Ac300 solar input question, and 24v output question

not sure if anyone is using one of these yet (still waiting patiently for mine, with one b300 battery…) but i have a solar input question: i have some panels (3s2p) that can put out 110v working and 18 amps in ideal conditions - almost 2000 watts. that power comes in on one set of cables. can i use a parallel mc4 connector, the one used to join parallel panel strings, as a “splitter” - in effect using it backwards- to split the incoming 2000 watts into 2 streams, so that i can pour the entire 2000 watts into charge port 2 with the included mc4-aviation cable (1000 w per side)? the voltage is in range (<150v) and i’m hoping the 18 amps would roughly divide 50/50, also in range (<12). if that would work i’d be golden on a sunny day…
second question - pass through charging. is the 24v dc output really about 28v, or is it 24? can i charge a 24 v lithium battery (with BMS) through it? of course, i could always plug a 110 v charger into the inverter and use that, but wondering if it can be done more efficiently to avoid inverter losses. thinking about making a large extra 24v battery as storage, and would like to charge it through the ac300. thanks!

Yes in theory. The AC300 charge port inputs will limit the current, and even if only one input is used, it will not exceed its limit nor can the panels output more that the limit. Let us see if someone from Bluetti responds to your query.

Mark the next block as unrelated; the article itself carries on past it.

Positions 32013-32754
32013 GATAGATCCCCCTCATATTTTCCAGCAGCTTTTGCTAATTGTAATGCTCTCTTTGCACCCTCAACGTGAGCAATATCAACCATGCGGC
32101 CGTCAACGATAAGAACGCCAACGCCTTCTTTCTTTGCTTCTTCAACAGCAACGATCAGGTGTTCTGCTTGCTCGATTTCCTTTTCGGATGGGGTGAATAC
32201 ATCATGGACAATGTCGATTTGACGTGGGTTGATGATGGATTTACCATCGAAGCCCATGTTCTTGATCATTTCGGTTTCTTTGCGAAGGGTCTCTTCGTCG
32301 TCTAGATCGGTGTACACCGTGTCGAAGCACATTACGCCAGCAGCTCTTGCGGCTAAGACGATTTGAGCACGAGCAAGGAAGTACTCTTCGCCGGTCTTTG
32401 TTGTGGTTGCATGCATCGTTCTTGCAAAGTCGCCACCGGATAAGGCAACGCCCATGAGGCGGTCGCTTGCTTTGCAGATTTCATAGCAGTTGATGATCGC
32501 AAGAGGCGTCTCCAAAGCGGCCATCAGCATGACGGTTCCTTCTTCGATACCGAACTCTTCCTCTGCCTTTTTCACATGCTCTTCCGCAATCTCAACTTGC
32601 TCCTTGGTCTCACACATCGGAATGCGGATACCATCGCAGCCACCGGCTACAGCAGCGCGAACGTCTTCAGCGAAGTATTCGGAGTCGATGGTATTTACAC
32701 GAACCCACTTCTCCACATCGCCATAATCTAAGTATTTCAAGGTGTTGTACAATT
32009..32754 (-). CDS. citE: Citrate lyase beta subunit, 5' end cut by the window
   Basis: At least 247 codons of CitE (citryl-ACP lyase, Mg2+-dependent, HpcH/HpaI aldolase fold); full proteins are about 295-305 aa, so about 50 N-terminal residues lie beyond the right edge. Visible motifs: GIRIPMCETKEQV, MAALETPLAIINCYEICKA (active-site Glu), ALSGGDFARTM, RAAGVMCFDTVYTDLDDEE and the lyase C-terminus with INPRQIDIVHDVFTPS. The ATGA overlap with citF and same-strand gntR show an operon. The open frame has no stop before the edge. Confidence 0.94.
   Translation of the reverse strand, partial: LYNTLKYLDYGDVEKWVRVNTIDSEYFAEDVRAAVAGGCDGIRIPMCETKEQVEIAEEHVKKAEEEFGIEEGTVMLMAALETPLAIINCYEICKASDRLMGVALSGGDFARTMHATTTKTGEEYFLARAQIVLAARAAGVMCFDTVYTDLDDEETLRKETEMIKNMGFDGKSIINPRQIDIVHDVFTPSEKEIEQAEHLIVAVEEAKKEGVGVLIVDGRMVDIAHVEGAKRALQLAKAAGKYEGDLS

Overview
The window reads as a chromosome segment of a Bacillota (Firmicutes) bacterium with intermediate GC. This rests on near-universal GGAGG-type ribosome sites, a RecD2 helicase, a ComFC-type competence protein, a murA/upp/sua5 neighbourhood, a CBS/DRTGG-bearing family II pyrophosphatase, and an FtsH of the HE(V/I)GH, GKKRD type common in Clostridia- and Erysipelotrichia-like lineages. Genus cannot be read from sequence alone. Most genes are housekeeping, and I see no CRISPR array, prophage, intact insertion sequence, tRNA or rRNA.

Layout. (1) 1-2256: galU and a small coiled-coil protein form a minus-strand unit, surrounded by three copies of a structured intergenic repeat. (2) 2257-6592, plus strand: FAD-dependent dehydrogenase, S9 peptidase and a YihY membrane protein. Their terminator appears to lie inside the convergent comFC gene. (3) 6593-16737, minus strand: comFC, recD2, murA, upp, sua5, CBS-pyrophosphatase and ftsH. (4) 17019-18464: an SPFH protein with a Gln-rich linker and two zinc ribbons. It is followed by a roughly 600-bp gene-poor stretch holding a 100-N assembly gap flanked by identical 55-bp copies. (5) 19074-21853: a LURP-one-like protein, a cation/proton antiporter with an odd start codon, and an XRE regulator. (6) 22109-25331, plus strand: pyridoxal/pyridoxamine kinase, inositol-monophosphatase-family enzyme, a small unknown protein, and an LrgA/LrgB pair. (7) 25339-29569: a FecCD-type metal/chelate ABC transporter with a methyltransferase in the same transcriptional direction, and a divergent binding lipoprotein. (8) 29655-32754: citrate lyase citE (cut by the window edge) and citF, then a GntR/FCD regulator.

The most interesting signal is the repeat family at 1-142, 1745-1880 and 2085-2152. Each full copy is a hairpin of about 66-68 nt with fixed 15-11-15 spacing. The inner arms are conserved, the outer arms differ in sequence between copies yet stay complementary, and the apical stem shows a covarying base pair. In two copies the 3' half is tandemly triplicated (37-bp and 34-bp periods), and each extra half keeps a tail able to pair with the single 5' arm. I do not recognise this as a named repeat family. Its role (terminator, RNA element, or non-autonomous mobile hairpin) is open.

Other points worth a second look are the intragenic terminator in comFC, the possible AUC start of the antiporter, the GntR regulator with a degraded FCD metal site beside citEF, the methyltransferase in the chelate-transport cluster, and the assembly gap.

@chemosabe99 Hi there,

AC300 has two MPPT and two MC4 connectors. You don’t need others. Two MC4 connectors are in parallel. Each of them connect 3 solar panels in series.

DC output is 24V.
Yes, you can charge 24V lithium battery through it.

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From your description, you have a single string that maxes out at 110V and 18A
The AC300 has 2 MPPT input, each capable of 1200W, 150V and 12A max. You cannot exceed 150V without risk of damage, but can exceed 12A (though it just won’t use more than 12A and you loose power potential.

The unusual thing in your setup is that you want to split a single string into two MPPT input connected in parallel. I don’t know if that would actually work well. Each of the MPPT would try to set their own voltage and current to maximize input. For example, they typically “sweep” the current from near 0A to max A to see how the voltage respond and then pick the maximum power point of VxI. If the 2 parallel connected MPPT not perfectly in sync, they may “fight” each other, potentially resulting in unpredictable results. I don’t think it would cause damage, as the V input is still under 150V, though they may settle at a sub-optimal point, or never settle at all. It may work, but I would be very wary.

Thank you for your words.